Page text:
Sonoma County’s stunning rural beauty, pristine coast, charming small towns and scenic wine valleys are unique characteristics that draw visitors by the thousands. The boom in tourism has many benefits, including more jobs, increased tax revenues for the county and cities and a lively social vibrancy. But that success has also brought impacts.
Affordable housing in Wine Country has been hit hard by the tourism boom. Although tourists didn’t cause the housing crisis, tourism has exacerbated it. Residents are seeing the loss of housing stock to owners of second homes, Airbnb rentals and outside investors drawn by our local charm, who gentrify or “scrape and replace” neighborhood homes.
In Healdsburg, an affluent visitor destination, 21 mostly Hispanic families suffered mass eviction by an outside investor. Some neighborhoods are hollowed out, degenerating into a set of part-time strangers. Low-paying tourism jobs are increasing, worsening the affordable housing deficit.
The increased number of tasting rooms, with evermore intense events, raises the specter of “Napafication.” Rural residents experience traffic congestion, loss of rural character, noise and out-of-scale alcohol tourism-related development. Two-lane Highway 12 is already over capacity with traffic, especially in the northern Sonoma Valley where special events attract more than 170,000 people annually. Approved and modified permits for five facilities alone will add another 25,000 vehicle trips. Similar overconcentration occurs on Westside Road and in the Dry Creek Valley.
In Healdsburg, 37 tasting rooms are concentrated downtown, and they will pay top dollar, driving up rents to where other types of businesses have a hard time competing. For about half the year, tourism swells the population, which puts stress on public services at local taxpayer expense. Sonoma, the other plaza town, has a similar pattern. These tourist-focused towns have fewer services and less space for locals, less diverse economies and are vulnerable to boom-and-bust economic cycles. As once thriving communities become more commercialized, and their assets degrade, they lose their unique qualities, and tourists move on to more charming locations.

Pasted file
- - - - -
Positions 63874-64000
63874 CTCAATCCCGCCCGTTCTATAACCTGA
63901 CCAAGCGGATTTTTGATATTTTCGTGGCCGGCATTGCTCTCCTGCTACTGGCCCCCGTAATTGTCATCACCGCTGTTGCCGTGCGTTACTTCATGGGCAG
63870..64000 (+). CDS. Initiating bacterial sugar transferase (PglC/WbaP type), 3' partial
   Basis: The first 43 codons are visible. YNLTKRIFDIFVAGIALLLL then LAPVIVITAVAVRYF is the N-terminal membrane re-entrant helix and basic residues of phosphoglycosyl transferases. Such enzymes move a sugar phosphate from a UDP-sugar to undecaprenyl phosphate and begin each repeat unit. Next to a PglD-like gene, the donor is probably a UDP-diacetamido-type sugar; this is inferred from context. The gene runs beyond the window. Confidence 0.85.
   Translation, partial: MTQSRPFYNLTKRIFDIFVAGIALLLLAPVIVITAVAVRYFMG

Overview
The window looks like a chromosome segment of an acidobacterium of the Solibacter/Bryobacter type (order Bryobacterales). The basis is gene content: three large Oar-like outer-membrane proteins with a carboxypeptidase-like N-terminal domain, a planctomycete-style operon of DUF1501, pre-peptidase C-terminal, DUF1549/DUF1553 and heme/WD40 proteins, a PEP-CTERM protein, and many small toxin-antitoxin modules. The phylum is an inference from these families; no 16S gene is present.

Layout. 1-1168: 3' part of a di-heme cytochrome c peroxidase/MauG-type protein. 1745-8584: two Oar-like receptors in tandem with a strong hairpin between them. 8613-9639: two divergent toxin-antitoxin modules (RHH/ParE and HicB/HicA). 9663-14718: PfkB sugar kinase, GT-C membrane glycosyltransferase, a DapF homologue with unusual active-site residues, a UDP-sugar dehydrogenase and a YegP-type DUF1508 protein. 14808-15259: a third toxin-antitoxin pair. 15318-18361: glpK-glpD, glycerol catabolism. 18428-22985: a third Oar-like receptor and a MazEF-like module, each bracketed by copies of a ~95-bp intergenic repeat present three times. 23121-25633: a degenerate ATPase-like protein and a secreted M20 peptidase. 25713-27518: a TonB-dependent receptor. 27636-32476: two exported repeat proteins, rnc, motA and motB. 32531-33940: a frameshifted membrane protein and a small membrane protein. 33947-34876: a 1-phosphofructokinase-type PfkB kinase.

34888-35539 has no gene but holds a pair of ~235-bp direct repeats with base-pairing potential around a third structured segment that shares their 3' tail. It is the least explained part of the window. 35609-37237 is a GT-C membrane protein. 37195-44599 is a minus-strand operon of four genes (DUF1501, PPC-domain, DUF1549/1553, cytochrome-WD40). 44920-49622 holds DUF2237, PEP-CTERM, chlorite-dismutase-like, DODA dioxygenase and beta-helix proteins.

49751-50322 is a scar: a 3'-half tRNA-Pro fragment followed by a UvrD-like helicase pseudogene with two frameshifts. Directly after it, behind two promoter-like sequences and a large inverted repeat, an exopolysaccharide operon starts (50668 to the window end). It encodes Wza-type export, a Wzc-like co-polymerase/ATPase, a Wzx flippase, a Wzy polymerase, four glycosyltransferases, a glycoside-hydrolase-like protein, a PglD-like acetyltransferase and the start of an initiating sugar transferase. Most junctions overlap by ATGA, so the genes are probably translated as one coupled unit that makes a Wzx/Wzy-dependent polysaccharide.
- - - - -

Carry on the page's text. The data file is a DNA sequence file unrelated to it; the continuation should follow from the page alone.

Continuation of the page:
Solutions are at hand. Increasingly, Sonoma County is looking for ways to preserve the robust benefits of agricultural tourism, while balancing tourism with local residents’ needs and promoting a diverse economy. The Board of Supervisors directed development of zoning code amendments, siting criteria and standards for winery events to address the impacts of wine-related tourism. Supervisors have signaled that new development in areas of concentration will face greater scrutiny and guidelines to limit detrimental concentrations and impacts to rural character from business activity in the Sonoma Valley, on Westside Road and in the Dry Creek Valley. Developers have their sights on coastal areas. Luckily, county planners recently put a hold on a wine-tasting, brew pub and art venue proposal in the historic village of Freestone.
“Sustainable tourism” is also being discussed in Healdsburg and Sonoma. City and local leaders are considering how to create sustainable tourism, and the mayor of Sonoma is seeking coordination with Healdsburg on this effort. Sonoma County Conservation Action, a leader in grass-roots environmental issues, supports this collaborative approach. The process should involve broad outreach to residents, environmentalists and the lodging, wine and business sectors, and it should create specific enforceable measures that protect the carrying capacity of communities and balance the needs of tourism and residents.
Janis Watkins, a resident of Healdsburg, is a member of the board of directors of Conservation Action.